Canada says it welcomes honest, hard-working, law-abiding people who will use their skills for the betterment of Canadian society, and says it will provide safety and security for victims of torture and gross human rights abuses from around the world. Yet a couple who meets both these descriptions is facing imminent deportation. Their only crime was daring to report one.
Ana and Ramon came to Canada from Mexico in 2008. After Ana reported a crime, the couple came to the attention of one of Mexico’s most dangerous drug cartels. They were kidnapped and tortured in front of each other. For three more years, they faced constant harassment, intimidation and threats of further violence and degradation. Since 2007, this cartel, unnamed here for reasons of safety, has managed to violently assert its control over a huge portion of Mexico as it has been proven that they work directly with Mexican authorities. In the midst of this war, innocent civilians like Ana and Ramon have become victims.
Since fleeing to Canada, Ana and Ramon have worked to overcome the physical and psychological trauma they suffered. They have worked thankless jobs while working to obtain Canadian credentials. Now, Ana works as the controller in a small food business and is responsible for its finance department, while Ramon does bookkeeping and accounting. They volunteer within their community and with several Canadian NGOs working on human rights and international justice issues. Their passion for Canada comes from knowing and deeply appreciating that Canada gave them a second chance at safety – a second chance at life. They deeply feel all the little freedoms that Canadians take for granted every day.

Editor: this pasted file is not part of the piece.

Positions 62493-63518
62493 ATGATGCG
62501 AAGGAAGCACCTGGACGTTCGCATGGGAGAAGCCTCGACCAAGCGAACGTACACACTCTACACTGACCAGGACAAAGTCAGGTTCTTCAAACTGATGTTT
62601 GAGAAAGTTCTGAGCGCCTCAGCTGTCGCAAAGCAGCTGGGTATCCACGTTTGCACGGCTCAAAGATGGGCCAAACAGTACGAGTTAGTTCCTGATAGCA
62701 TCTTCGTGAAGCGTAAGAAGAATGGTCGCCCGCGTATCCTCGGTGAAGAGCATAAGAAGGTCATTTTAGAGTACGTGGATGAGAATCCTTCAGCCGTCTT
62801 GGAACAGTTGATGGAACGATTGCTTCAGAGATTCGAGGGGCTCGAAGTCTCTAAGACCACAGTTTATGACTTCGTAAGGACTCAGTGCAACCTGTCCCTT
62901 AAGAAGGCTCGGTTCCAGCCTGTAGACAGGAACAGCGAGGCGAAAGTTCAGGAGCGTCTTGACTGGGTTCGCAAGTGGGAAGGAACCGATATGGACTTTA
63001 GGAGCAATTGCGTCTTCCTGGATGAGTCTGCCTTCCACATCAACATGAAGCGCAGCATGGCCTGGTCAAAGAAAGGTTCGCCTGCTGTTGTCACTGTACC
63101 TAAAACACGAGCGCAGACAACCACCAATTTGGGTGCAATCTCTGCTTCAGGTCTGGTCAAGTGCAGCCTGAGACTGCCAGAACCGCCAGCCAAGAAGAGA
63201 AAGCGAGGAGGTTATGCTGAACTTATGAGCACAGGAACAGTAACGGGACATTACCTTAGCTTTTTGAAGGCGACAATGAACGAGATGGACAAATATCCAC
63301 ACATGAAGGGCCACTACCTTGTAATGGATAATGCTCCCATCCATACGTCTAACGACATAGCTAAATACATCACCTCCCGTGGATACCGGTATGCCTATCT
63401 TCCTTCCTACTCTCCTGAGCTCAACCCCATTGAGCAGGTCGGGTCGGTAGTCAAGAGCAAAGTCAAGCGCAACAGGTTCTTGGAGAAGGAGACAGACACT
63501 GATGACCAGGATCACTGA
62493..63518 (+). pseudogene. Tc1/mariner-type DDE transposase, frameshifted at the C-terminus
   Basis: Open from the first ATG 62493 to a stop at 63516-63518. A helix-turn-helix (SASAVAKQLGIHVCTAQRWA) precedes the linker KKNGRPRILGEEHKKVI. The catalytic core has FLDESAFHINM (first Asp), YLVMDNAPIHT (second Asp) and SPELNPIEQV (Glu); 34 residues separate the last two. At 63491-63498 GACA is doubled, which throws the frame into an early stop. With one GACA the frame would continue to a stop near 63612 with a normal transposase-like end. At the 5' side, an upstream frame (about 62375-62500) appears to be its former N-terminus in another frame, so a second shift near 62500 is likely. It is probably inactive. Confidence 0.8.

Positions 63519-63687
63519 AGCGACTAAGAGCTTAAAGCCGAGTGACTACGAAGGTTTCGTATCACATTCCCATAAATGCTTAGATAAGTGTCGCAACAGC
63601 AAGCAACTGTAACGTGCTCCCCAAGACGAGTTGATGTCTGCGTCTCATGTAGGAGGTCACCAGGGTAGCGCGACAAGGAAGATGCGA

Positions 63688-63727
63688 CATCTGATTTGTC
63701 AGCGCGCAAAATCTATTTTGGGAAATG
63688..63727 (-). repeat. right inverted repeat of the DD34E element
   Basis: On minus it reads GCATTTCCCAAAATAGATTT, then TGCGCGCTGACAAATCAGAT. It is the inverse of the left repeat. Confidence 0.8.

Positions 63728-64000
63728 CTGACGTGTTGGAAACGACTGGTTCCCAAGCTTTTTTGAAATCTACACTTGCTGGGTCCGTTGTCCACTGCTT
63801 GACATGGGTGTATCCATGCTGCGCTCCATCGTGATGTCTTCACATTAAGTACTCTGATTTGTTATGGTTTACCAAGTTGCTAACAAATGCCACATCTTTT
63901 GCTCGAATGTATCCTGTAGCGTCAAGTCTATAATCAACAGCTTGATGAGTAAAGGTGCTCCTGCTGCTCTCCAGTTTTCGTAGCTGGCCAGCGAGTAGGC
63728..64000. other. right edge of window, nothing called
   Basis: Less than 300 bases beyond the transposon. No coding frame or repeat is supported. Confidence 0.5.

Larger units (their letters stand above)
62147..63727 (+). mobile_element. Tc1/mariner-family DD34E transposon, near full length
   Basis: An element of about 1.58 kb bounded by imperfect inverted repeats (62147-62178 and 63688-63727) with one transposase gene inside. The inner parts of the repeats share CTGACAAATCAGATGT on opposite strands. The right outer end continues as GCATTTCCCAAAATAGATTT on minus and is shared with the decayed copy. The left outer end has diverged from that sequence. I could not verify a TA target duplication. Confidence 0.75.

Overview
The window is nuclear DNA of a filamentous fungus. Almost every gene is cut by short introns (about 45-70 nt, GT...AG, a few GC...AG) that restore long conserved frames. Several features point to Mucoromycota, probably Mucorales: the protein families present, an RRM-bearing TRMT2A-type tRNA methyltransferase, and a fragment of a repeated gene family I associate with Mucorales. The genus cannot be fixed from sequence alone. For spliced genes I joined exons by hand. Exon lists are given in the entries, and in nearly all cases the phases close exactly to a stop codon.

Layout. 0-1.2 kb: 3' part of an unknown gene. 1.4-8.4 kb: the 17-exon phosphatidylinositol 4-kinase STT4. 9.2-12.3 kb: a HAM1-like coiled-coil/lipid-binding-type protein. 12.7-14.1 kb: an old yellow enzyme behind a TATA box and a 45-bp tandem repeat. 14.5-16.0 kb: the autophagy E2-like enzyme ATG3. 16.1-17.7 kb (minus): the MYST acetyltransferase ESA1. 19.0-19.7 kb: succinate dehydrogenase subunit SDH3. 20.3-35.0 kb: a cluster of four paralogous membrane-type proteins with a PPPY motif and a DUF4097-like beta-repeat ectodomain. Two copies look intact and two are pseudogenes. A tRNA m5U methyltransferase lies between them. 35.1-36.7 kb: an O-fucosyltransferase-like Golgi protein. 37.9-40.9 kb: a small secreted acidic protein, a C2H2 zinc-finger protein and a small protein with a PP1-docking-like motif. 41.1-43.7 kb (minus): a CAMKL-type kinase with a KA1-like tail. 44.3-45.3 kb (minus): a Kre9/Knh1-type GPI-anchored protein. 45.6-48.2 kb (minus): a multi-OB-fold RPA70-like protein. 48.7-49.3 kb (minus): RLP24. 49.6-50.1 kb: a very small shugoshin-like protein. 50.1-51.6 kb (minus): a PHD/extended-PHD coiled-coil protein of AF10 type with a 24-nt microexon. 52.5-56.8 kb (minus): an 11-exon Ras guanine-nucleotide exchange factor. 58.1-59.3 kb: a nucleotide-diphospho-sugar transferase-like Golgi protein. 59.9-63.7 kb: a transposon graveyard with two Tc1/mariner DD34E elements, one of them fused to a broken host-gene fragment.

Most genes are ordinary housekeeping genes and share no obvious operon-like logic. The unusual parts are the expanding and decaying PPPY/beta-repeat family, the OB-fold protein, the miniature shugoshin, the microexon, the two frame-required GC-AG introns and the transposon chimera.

Unfortunately Ana and Ramon have now become victims of Canada’s immigration system, which has rejected them on largely political grounds while ignoring strong and undeniable evidence that the security situation in Mexico has significantly deteriorated since 2008. Under Canadian law, a significant negative change in the circumstances in a person’s home country is grounds for allowing them to stay. Canadian law also provides that applicants will be successful where it can be shown that the state security is either unwilling or unable to provide adequate protection to its citizens; in this case, the Mexican authorities are complicit with the drug cartel that has targeted Ana and Ramon. Despite saying that Canada will open its doors to hard-working and law-abiding people who want and deserve to be new Canadians, the Immigration and Refugee Board has ruled that Ana and Ramon have not integrated sufficiently into Canadian society, despite the overwhelming evidence from their school, their employers, their friends, their co-workers, and the many members of their community who have all written letters to attest that Ana and Ramon are people who make Canada a better place to live.
Please help us ensure that justice is done in this case, so that Ana and Ramon can live free of torture and fear, in the country that they love desperately. Sign the petition to help stop Ana and Ramon’s deportation so that they can continue to contribute to Canadian society!